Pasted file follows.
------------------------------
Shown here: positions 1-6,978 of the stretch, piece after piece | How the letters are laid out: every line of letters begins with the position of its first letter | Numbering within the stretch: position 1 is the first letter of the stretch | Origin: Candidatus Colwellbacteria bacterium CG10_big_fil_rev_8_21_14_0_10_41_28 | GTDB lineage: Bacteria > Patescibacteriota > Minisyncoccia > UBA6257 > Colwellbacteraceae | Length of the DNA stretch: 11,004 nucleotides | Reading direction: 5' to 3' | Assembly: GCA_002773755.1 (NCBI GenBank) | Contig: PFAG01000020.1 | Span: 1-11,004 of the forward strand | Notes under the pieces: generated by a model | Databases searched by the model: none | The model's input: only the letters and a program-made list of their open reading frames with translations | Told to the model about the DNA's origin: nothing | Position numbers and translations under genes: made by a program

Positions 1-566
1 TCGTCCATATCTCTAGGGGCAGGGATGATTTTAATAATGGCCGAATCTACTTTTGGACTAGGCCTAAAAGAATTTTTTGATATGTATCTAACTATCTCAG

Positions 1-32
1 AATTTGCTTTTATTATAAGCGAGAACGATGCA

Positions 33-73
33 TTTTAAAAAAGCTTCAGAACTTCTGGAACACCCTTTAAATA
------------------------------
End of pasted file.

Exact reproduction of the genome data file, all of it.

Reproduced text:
Shown here: positions 1-6,978 of the stretch, piece after piece | How the letters are laid out: every line of letters begins with the position of its first letter | Numbering within the stretch: position 1 is the first letter of the stretch | Origin: Candidatus Colwellbacteria bacterium CG10_big_fil_rev_8_21_14_0_10_41_28 | GTDB lineage: Bacteria > Patescibacteriota > Minisyncoccia > UBA6257 > Colwellbacteraceae | Length of the DNA stretch: 11,004 nucleotides | Reading direction: 5' to 3' | Assembly: GCA_002773755.1 (NCBI GenBank) | Contig: PFAG01000020.1 | Span: 1-11,004 of the forward strand | Notes under the pieces: generated by a model | Databases searched by the model: none | The model's input: only the letters and a program-made list of their open reading frames with translations | Told to the model about the DNA's origin: nothing | Position numbers and translations under genes: made by a program

Positions 1-566
1 TCGTCCATATCTCTAGGGGCAGGGATGATTTTAATAATGGCCGAATCTACTTTTGGACTAGGCCTAAAAGAATTTTTTGATATGTATCTAACTATCTCAG

Positions 1-32
1 AATTTGCTTTTATTATAAGCGAGAACGATGCA

Positions 33-73
33 TTTTAAAAAAGCTTCAGAACTTCTGGAACACCCTTTAAATA